30 November 1991

 

Dear Friends and Family,

 

Happy holidays! Eileen and I hope that you all have had a good year, as we have. I think our primary memories from 1991 will be of our two major trips this year, to the Baja peninsula in Mexico, and to the Canadian Rockies. The former trip lasted a month and entailed 9800 miles of driving; the latter, 3 weeks and 9100 miles.

Our work situations are about the same as previously. Eileen continues to do substitute teaching, mostly in social studies at the secondary level, working about two days per week during the school year. I am still doing research in photographic systems analysis; my job involves a stimulating mix of computer modelling, psychophysical testing, photographic analysis, and system design. About half my time is spent working on my own projects; the other half is spent carrying out studies requested by other areas in the company.

The Baja trip occupied the end of December and most of January. We drove our four-wheel drive van to allow exploration of the many interesting 'back roads' on the peninsula, and to simplify our camping. We carried 12 gallons of gasoline and 25 gallons of water on the roof, as well as a water purifier; when I visited Baja as a graduate student, gasoline, potable water, and ice were very scarce (the situation in this regard has improved considerably, though the extra supplies on the roof were used several times). We also carried all the food we needed for the three weeks we would actually be in Baja, though we took advantage of every fish taco stand we could find in our travels! We drove out via Palo Duro Canyon in the Texas Panhandle, El Paso (where we spent Christmas with Eileen's folks), Organ Pipe National Monument on the Arizona-Mexico border, and the Sierra del Pinacate volcanic region in extreme northwest mainland Mexico. We returned home via El Paso again, after driving an extra 18 hours due to a ferry across the Sea of Cortez being cancelled due to high winds.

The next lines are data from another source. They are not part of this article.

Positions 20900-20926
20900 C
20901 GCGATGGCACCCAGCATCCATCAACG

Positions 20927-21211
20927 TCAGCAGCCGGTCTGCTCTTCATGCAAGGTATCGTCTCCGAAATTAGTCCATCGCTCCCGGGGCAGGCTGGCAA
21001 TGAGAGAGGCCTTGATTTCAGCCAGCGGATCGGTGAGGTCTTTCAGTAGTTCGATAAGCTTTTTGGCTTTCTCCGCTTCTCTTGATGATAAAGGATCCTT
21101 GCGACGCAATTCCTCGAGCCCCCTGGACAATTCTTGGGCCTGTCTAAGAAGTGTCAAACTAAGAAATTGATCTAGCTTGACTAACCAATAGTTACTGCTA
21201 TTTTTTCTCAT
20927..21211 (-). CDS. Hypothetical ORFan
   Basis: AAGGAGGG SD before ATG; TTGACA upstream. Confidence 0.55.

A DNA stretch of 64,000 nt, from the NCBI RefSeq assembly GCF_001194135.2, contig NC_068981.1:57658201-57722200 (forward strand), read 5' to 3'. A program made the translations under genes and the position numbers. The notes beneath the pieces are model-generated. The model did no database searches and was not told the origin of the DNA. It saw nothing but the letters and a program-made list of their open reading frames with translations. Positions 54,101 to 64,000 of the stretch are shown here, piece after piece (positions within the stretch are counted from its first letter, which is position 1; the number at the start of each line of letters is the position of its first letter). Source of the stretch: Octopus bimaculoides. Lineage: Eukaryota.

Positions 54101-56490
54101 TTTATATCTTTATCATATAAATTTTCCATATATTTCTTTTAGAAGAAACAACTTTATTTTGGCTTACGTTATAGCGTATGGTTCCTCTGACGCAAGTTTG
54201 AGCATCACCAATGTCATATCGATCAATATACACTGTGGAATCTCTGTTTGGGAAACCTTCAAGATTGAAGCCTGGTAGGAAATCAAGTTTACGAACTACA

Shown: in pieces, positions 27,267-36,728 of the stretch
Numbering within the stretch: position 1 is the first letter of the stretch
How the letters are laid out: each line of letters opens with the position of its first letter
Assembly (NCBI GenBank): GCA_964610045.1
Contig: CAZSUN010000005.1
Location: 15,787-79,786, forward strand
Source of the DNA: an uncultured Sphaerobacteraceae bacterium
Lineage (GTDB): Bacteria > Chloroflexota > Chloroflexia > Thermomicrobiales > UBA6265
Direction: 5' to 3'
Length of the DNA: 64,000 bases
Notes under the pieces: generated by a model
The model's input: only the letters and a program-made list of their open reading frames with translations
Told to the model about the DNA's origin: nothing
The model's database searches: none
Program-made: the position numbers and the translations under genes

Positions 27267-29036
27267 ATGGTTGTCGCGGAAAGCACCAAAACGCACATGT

After two days of Mexican roads, we broke a shock and had to briefly cross back over the border to get it fixed. Yes, the roads are that bad! One 20-mile road took 3 hours to traverse without stops. Other roads were single-lane width but went tens of miles with harrowing drop-offs and no guard rails. We had to navigate one 36% rutted dirt grade with large rocks and a dropoff, but once at the top, were treated to the best forests of copalquin (elephant tree) and cardon (a cactus like a saguaro, but heftier, with more arms) that we saw on the whole trip.